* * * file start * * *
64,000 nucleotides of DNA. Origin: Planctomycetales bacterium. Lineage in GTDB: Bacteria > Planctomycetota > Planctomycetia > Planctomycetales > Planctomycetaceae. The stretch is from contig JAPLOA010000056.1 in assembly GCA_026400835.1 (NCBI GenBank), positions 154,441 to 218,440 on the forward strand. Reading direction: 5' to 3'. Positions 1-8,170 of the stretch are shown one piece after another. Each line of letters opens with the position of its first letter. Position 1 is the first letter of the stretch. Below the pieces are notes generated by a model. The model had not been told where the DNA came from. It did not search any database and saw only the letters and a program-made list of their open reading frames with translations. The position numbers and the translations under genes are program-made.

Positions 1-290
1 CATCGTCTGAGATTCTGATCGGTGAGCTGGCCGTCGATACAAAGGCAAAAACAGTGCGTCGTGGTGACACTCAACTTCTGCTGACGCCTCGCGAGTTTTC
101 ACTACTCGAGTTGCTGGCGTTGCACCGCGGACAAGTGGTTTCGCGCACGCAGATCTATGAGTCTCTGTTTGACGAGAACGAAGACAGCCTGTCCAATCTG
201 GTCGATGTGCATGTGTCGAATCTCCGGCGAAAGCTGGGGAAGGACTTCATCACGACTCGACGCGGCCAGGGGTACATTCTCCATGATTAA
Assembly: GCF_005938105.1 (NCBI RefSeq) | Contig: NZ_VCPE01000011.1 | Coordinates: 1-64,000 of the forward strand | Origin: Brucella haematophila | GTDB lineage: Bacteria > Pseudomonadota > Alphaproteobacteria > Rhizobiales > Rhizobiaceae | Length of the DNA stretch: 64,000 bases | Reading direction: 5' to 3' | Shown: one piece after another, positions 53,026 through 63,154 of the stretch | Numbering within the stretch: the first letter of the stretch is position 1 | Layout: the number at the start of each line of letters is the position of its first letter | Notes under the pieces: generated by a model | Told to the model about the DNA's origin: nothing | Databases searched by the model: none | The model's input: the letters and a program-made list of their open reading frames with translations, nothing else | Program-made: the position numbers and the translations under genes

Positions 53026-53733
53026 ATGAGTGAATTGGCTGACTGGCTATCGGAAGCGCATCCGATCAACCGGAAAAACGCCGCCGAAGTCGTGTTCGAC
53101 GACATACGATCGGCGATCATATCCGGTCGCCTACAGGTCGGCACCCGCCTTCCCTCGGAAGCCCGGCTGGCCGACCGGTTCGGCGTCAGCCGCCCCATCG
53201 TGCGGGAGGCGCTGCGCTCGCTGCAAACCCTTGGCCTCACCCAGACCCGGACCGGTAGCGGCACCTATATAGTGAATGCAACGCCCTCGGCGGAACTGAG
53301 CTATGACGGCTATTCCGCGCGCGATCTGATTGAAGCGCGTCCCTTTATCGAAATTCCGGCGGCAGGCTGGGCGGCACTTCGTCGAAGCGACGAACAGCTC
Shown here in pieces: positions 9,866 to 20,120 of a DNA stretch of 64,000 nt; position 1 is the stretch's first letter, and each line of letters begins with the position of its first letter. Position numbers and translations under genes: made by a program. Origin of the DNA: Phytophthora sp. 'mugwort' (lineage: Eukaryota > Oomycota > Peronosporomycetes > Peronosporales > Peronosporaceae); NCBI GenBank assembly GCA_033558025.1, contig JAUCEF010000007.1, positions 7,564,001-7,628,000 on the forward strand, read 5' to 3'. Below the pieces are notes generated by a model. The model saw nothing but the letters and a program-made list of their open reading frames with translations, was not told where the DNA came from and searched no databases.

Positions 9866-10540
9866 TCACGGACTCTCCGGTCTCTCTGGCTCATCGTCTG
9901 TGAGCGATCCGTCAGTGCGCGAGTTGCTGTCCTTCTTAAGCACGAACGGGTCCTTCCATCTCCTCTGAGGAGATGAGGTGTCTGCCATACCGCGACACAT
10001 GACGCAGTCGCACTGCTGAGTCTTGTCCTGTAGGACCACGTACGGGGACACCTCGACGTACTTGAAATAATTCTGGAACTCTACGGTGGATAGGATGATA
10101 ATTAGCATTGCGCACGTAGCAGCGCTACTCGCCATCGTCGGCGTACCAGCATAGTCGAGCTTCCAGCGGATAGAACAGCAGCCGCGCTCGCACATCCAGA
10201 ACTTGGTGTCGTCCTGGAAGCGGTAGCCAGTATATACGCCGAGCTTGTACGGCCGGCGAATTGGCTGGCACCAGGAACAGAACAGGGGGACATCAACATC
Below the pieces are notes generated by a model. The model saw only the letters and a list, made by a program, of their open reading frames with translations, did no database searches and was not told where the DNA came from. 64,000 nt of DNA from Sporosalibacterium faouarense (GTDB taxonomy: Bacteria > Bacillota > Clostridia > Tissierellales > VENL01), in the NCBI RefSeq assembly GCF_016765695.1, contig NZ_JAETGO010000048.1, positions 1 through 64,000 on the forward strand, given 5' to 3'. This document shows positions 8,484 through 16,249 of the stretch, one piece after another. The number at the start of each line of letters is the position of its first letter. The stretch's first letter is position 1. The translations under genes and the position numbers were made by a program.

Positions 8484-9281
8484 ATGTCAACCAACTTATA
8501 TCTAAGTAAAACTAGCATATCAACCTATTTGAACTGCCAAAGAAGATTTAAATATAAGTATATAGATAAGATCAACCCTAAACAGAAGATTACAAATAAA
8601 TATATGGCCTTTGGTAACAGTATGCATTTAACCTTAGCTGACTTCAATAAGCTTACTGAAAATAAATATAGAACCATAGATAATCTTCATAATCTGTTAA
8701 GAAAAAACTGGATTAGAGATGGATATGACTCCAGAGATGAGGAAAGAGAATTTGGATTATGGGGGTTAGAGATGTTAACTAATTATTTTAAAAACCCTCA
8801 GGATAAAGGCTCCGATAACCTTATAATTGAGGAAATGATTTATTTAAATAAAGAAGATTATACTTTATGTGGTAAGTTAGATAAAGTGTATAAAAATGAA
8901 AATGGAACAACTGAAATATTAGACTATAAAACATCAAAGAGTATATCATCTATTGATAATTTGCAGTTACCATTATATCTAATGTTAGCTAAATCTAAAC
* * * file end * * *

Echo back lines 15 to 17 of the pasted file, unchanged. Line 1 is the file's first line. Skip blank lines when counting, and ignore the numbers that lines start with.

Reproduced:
9901 TGAGCGATCCGTCAGTGCGCGAGTTGCTGTCCTTCTTAAGCACGAACGGGTCCTTCCATCTCCTCTGAGGAGATGAGGTGTCTGCCATACCGCGACACAT
10001 GACGCAGTCGCACTGCTGAGTCTTGTCCTGTAGGACCACGTACGGGGACACCTCGACGTACTTGAAATAATTCTGGAACTCTACGGTGGATAGGATGATA
10101 ATTAGCATTGCGCACGTAGCAGCGCTACTCGCCATCGTCGGCGTACCAGCATAGTCGAGCTTCCAGCGGATAGAACAGCAGCCGCGCTCGCACATCCAGA